By Ruth Ellen Gruber
American media including NPR (National Public Radio) and the Wall Street Journal ran stories recently about a homeless American singer in Nashville, Doug Seegers, who was filmed by a Swedish singer and her team for a documentary segment on down-and-out musicians for her TV show -- and ended up a star in Sweden.
People started sending money to help Seegers. A Swedish label offered him a record deal. A prominent record producer back in Nashville — along with a lot of big-deal session guys — signed on to make the record, and they finished it in three days.
For one track, someone called in a favor with one of Seegers' longtime heroes, Emmylou Harris. Harris recorded her tracks separately — but she was so moved by Seegers' voice that she called him to let him know.
"I pick up the phone and she says, 'Doug, this is Emmylou Harris,' " Seegers says. "And I immediately start crying. I couldn't even talk, I was crying so hard. It was a dream come true for me."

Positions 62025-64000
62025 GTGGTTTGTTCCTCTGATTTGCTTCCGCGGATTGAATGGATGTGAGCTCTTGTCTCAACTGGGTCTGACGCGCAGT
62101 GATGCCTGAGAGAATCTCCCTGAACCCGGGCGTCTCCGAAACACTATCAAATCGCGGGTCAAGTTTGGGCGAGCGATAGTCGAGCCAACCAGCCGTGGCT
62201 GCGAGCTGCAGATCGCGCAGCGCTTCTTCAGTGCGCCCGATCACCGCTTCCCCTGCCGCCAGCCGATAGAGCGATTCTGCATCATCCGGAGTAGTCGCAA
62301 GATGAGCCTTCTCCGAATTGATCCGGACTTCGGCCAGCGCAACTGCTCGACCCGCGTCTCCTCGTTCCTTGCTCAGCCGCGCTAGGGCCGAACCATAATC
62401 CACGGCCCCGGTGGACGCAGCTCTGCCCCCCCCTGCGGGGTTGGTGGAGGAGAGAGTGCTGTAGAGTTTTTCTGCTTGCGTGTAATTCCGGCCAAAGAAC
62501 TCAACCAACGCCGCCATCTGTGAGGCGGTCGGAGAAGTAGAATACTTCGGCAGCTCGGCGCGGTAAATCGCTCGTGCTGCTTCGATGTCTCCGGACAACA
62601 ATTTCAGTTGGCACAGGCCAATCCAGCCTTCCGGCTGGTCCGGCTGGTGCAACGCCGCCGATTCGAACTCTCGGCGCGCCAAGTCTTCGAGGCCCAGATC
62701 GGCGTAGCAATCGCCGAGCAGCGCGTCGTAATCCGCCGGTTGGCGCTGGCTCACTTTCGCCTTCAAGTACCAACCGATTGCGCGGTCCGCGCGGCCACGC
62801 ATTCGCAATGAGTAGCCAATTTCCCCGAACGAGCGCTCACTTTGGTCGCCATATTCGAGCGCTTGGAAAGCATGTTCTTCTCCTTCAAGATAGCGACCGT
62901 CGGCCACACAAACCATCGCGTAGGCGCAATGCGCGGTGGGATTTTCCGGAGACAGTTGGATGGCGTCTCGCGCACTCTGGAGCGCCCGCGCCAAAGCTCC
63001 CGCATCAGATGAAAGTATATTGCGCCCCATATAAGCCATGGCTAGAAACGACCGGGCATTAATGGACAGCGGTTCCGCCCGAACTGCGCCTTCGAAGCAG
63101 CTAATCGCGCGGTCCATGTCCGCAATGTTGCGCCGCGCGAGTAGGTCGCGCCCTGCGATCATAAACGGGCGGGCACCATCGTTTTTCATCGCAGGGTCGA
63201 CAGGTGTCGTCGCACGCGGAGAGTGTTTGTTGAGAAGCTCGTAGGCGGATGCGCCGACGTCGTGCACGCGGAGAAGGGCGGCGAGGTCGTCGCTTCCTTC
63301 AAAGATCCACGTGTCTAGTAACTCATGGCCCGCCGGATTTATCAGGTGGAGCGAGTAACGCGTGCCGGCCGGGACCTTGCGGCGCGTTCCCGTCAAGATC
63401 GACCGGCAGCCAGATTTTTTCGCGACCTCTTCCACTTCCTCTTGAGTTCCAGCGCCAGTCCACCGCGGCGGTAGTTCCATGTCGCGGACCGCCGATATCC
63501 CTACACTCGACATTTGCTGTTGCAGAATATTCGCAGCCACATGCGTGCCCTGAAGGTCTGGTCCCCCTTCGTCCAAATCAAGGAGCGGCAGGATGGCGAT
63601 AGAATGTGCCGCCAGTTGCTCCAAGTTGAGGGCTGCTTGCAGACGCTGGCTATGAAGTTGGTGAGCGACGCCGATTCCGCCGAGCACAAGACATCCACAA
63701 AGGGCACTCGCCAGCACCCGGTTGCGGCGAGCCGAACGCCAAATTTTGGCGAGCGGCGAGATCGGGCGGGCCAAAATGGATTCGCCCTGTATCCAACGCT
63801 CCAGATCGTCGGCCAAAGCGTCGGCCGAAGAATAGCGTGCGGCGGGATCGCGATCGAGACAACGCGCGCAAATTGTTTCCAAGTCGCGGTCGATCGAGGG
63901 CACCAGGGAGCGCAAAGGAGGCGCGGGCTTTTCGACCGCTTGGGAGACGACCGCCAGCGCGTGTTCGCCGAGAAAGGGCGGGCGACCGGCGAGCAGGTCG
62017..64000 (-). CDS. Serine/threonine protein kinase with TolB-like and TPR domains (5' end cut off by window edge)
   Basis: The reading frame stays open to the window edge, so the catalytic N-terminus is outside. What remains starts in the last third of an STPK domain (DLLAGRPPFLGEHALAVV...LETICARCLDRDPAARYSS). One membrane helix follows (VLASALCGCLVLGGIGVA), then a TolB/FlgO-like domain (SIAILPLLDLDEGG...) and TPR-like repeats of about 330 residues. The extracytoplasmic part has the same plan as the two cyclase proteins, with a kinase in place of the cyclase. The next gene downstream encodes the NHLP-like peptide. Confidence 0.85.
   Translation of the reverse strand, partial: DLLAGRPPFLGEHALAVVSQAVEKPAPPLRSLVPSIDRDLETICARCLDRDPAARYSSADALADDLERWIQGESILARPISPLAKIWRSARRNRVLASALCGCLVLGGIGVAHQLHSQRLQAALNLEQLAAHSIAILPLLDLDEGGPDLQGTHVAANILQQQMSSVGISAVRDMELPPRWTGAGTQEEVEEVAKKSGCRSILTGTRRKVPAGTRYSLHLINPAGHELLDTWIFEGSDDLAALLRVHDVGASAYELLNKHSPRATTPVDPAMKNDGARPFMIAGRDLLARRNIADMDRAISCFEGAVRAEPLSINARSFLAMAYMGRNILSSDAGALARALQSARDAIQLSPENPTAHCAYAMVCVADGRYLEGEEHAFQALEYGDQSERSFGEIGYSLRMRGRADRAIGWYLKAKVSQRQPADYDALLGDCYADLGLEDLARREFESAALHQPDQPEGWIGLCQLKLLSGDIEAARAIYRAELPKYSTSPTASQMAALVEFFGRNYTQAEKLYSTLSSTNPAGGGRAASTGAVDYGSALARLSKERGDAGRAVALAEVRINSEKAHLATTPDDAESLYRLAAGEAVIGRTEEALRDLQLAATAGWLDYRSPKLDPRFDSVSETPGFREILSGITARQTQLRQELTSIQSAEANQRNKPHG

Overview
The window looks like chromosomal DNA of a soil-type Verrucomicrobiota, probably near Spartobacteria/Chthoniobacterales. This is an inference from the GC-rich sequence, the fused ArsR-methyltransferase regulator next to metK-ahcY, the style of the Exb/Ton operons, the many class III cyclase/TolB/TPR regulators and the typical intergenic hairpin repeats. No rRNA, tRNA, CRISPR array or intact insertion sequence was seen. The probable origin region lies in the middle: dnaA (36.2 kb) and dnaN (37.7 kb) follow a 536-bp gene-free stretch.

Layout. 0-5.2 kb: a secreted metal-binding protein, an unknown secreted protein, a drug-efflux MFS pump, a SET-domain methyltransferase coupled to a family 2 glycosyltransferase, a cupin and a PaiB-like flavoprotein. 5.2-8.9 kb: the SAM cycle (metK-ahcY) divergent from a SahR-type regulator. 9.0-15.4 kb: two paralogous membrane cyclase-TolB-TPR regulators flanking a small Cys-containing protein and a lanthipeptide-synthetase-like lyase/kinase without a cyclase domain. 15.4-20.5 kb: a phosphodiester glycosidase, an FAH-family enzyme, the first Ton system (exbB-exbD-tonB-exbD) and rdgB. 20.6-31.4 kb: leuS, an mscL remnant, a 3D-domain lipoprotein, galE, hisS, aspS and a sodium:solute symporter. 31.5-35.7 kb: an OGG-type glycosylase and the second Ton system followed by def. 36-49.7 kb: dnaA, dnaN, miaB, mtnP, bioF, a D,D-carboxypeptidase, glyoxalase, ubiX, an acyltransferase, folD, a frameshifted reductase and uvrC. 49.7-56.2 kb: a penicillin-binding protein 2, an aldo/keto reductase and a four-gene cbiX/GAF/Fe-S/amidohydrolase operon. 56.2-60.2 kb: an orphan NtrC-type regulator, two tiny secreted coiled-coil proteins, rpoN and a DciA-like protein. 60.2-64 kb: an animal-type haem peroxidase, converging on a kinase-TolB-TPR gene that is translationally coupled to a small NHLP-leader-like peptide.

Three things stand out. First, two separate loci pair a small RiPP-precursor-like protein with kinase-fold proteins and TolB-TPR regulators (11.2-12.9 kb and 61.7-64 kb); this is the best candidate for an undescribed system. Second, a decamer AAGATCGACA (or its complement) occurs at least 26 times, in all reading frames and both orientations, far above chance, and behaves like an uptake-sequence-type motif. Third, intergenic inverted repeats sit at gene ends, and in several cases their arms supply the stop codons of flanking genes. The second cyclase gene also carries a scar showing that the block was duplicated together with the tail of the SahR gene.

When it was released in Sweden, Seegers' album went to No. 1 and stayed in the top five for 10 weeks. Seegers toured the country, selling out 60 shows. Everywhere he went, he says, people would ask him how he was doing in the United States.
It's a heart-warming story.
NPR got it wrong, however, when it said that Sweden "lacks for country music fans."
Sweden has a country/bluegrass/linedeance scene and a history of home-grown country and Americana music. There is a country music radio/internet station, and also various local country and bluegrass artists, such as the award-winning bluegrass group Dunderhead, and the Willy Clay Band -- (whose web site seems out of date, but the band has a Facebook page and seems still to be around.
Here's a 2010 blog post about a Swedish country concert.